“As Hard as Atari’s E.T.” Bored Breaker Now Available in Your Browser via WebGL

Man, I’m sooo gonna put that review quote on the back of the box! If I had a box. Remember when software came in boxes? Good times! I remember busting open the shrink wrap and taking a deep breath of New Game Smell. Oh, the intoxicating aroma of fresh cardboard mixed with the air of far off packing plants! Er… What was I talking about? Sorry, me memory’s a little shot from decades of breathing toxic paper plant fumes.

Oh, right! Bored Breaker has busted beyond its touchscreen confines and is ready to break boredom (and boards!) in web windows worldwide! It took a little longer than expected due to the whole Chrome plug-in issue, but it’s ready and we’ve got some exiting new tech to talk about to go along with it.

Play Bored Breaker in Your Browser (Firefox performs best)

So… The plug-in issue. As you might imagine, Google’s roadmap to remove NPAPI from Chrome has caused quite a kerfuffle in the game hobbyist community. Many developers actually relied on the Unity Web Player plug-in to post their work to the world, especially following popular game jams such as the famous Ludum Dare. Fortunately, Unity engineers have not been resting on their laurels. While it is still considered a “preview” Unity 5 can build out programs in an entirely new format: WebGL.

Plugins Not Working in Chrome? What Happened and What You Can Do

Chrome Pac-Man IconUsing Chrome only to discover that your favorite game or video site isn’t working anymore? No error, no icon, no warning, no nothing? Congrats, you just discovered that Google killed off a whole subset of online software without so much as a fallback warning! Affected plug-in include Sliverlight, Shockwave, Flash, Unity Web Player, Java, older versions of Facebook Video, Google Earth, and Google Talk, as well as a great number of enterprise level custom software solutions.

So, what happened? Google announced in 2013 their roadmap to remove NPAPI (Netscape Plug-in API) support from the Chrome web browser. Why remove a framework that has enable to web browser capabilities to be extended far beyond anyone’s expectations for the past 20-ish years? Google justifies their viewpoint stating that:

“Today’s browsers are speedier, safer, and more capable than their ancestors. Meanwhile, NPAPI’s 90s-era architecture has become a leading cause of hangs, crashes, security incidents, and code complexity. Because of this, Chrome will be phasing out NPAPI support”.

While the statement is an amusing mix of fact and hyperbole (with a dash of hypocrisy if you consider how many major malware incidents can be traced back to Google’s own DoubleClick ad network), the intent is clear: NPAPI’s days are numbered in the eyes of The Big G. Considering the update-crazed online society of today where newer is always believed to be better, they’ll probably get their way.

As of April 2015, Chrome still technically supports NPAPI plug-ins. However, it has been disabled by default in v42 of the browser. NPAPI support is projected to be removed altogether in September of 2015.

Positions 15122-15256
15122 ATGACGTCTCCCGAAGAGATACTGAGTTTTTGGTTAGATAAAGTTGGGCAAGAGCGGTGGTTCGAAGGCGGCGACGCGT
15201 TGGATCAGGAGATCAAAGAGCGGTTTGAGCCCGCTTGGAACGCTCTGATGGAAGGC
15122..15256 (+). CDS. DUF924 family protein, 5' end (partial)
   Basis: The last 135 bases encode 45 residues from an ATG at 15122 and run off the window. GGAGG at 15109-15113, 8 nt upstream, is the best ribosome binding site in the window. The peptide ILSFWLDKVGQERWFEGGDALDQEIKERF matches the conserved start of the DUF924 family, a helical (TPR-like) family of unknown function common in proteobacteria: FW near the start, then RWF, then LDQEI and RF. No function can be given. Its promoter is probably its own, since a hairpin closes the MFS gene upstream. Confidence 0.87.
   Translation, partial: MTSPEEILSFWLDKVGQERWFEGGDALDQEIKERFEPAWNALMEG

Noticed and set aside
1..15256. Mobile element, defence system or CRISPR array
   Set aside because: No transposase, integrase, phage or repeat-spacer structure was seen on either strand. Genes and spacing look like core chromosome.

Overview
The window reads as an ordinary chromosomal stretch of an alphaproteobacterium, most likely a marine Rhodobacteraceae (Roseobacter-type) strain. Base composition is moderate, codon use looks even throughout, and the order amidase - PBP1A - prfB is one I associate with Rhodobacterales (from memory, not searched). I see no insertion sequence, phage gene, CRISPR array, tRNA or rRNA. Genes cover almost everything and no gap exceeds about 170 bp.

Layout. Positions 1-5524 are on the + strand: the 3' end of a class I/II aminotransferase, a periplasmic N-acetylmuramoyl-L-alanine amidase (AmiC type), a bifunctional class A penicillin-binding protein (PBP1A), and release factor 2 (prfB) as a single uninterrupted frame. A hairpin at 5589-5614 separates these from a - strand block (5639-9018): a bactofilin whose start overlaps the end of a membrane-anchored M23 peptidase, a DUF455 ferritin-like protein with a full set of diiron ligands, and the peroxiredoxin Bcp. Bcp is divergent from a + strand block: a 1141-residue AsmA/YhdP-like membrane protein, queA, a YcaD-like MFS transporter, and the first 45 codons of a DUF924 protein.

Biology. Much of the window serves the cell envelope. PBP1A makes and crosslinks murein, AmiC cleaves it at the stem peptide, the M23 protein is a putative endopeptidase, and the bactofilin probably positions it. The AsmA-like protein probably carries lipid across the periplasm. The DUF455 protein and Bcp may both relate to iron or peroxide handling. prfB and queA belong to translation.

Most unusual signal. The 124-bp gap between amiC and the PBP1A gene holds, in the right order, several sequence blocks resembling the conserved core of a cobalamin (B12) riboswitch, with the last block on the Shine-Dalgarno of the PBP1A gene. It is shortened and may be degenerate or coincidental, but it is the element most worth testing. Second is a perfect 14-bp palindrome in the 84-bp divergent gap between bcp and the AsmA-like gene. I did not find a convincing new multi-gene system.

For the short term, you can re-enable NPAPI support in Chrome by using the following URL: chrome://flags/#enable-npapi . Once there, click the Enable link under “Enable NPAPI”.

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Finally, click the “Restart Now” button at the bottom of the browser page (Closing/Reopening Chrome is NOT sufficient to enable this option).

Of course you could always switch to another web browser such as Mozilla’s Firefox. As a bonus, you’ll be supporting a company that believes in protecting Internet user’s privacy, a philosophy diametrically opposed to Google.

However, even switching web browsers may prove to be a mere Band-Aid for the issue. Most other web browser creators have announced similar plans to remove NPAPI support as well. While none have thus far actually made any moves to remove the plug-in support (or even set a timeline), NPAPI support and the web apps that require them, may very well be going the way of the dinosaurs.

Can Google’s war on plug-ins change the face of the Internet as much as Apple’s war on Flash? It all depends on how much users are willing accept.

Bored Breaker–The Little Game I Made on Accident

Much to my surprise, I seem to have a new game to tell y’all about. Here’s the pitch:

An instant to learn - A lifetime to master! Break from boredom and break boards with Bored Breaker - a quick reaction game designed to challenge your reflexes complete with HD graphics and realistic physics to delight your eyes. Refine your skills with the predictable Zen mode in preparation for a real test of skill in Ninja mode.

In unprepared, marketing-free talk, it’s a tap-tastic quick-reaction game. 2x4s are being chucked at your space ninja’s head and you need to tap the screen to karate-chop them in half before being clonked into unconsciousness. (The spellchecker is okay with “clonked”? Huh, go figure).

Anyway, this one is available for free from Google Play or Amazon AppStore for Android devices. I’ll try to get a web player build up here later this week. I don’t feel that playing with a mouse does it justice, but I know you folks don’t all have ‘Droids. Also, PC FTW Winking smile Anyway, watch this space for more versions “soon”. Update: Browser based version available here.

So, anyway… Yeah, made on accident. I was taking a break to learn some new skills (ie. avoiding working on some of the larger game projects I’ve got lying around here) and decided to play with IK animation in the new 5.0 release of Unity. Games are great fun to make; Content for ‘em… eh, not so much.